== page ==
1 Chronicles 29
Clarke's Commentary
David enumerates the gifts which he designed for the building of the temple; and exhorts the princes and people to make their offerings, 1 Chronicles 29:1-5. They offer willingly, and to a great amount, 1 Chronicles 29:6-9. David's thanksgiving and prayer to God on the occasion, 1 Chronicles 29:10-19. The princes and people praise God, offer sacrifices and feasts before him, make Solomon King, and do him homage, 1 Chronicles 29:20-24. The Lord magnifies Solomon, 1 Chronicles 29:25. Concluding account of David's reign, character, and death, 1 Chronicles 29:26-30.

Furthermore David the king said unto all the congregation, Solomon my son, whom alone God hath chosen, is yet young and tender, and the work is great: for the palace is not for man, but for the LORD God.
The palace is not for man - "The palace is not prepared for the name of a son of man, but for the name of the Word of the Lord God." - T.

Now I have prepared with all my might for the house of my God the gold for things to be made of gold, and the silver for things of silver, and the brass for things of brass, the iron for things of iron, and wood for things of wood; onyx stones, and stones to be set, glistering stones, and of divers colours, and all manner of precious stones, and marble stones in abundance.
And marble stones - אבני שיש abney shayish, which the Vulgate translates marmor Parium, Parian marble. Paros was one of the Cyclade islands, and produced the whitest and finest marble, that of which most of the finest works of antiquity have been made. That the word shaish means marble is probable from the Chaldee, which has אבני מרמורייה abney marmoraiyah, marble stones. Josephus says that the temple was built of large blocks of white marble, beautifully polished, so as to produce a most splendid appearance. - Jos., De Bell. Jud., lib. v., c. 5, s. 2.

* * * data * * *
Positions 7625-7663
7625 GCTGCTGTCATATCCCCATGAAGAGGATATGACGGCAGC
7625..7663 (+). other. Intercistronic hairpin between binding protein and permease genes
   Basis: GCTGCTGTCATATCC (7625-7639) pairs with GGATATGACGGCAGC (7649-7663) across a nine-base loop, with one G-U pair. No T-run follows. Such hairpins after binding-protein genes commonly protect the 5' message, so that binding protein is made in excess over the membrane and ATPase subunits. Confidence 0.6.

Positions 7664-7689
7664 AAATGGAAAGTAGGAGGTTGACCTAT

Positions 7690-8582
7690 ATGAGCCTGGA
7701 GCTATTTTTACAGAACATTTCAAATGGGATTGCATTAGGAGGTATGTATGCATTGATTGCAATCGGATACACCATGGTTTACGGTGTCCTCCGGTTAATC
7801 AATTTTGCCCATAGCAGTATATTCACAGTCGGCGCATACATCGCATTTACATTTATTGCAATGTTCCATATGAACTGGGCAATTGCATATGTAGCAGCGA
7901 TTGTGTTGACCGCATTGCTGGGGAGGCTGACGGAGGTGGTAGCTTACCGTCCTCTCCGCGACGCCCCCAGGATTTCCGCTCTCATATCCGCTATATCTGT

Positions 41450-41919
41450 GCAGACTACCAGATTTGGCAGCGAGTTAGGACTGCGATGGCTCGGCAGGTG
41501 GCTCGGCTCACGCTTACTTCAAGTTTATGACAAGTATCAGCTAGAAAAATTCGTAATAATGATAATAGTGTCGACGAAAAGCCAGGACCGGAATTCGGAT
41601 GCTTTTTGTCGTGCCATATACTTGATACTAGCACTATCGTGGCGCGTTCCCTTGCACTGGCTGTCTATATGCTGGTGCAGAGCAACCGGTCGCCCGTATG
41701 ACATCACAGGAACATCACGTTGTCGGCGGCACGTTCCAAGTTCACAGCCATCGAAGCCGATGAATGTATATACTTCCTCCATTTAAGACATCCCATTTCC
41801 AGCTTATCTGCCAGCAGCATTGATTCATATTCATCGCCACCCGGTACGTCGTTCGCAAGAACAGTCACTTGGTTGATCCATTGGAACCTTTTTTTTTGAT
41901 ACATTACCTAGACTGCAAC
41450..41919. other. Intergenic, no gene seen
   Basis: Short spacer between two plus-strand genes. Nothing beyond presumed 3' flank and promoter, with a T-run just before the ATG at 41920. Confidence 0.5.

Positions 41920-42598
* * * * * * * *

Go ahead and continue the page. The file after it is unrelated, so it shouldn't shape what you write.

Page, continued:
Moreover, because I have set my affection to the house of my God, I have of mine own proper good, of gold and silver, which I have given to the house of my God, over and above all that I have prepared for the holy house,
Even three thousand talents of gold, of the gold of Ophir, and seven thousand talents of refined silver, to overlay the walls of the houses withal:
The gold for things of gold, and the silver for things of silver, and for all manner of work to be made by the hands of artificers. And who then is willing to consecrate his service this day unto the LORD?
To consecrate his service - למלאות ידו lemalloth yado, to fill his hand; to bring an offering to the Lord.

Then the chief of the fathers and princes of the tribes of Israel, and the captains of thousands and of hundreds, with the rulers of the king's work, offered willingly,
And gave for the service of the house of God of gold five thousand talents and ten thousand drams, and of silver ten thousand talents, and of brass eighteen thousand talents, and one hundred thousand talents of iron.
Of gold five thousand talents - These, at five thousand and seventy-five pounds, fifteen shillings, and seven pence halfpenny each, amount to twenty-five millions, three hundred and seventy-eight thousand nine hundred and six pounds, five shillings, sterling. If, with Dr. Prideaux, we estimate the golden talent at upwards of seven thousand pounds sterling, the value of these five thousand talents will be much more considerable. See the notes on Exodus 25:39; Matthew 18:24; and the calculations at the end of the notes on 2 Chronicles 9:29.

Ten thousand drams - Probably golden darics, worth each about twenty shillings, amounting to ten thousand pounds.

Of silver ten thousand talents - These, at three hundred and fifty-three pounds, eleven shillings, and ten-pence halfpenny, each, amount to three millions five hundred and thirty-five thousand, nine hundred and thirty-seven pounds, ten shillings, sterling.

Brass eighteen thousand talents - Each six hundred and fifty-seven thousand grains, amount to one thousand and twenty-six tons, eleven hundred weight, and one quarter.

One hundred thousand talents of iron - Each six hundred and fifty-seven thousand grains, amount to five thousand seven hundred and three tons, two hundred weight, and a half.

And they with whom precious stones were found gave them to the treasure of the house of the LORD, by the hand of Jehiel the Gershonite.
Then the people rejoiced, for that they offered willingly, because with perfect heart they offered willingly to the LORD: and David the king also rejoiced with great joy.
Wherefore David blessed the LORD before all the congregation: and David said, Blessed be thou, LORD God of Israel our father, for ever and ever.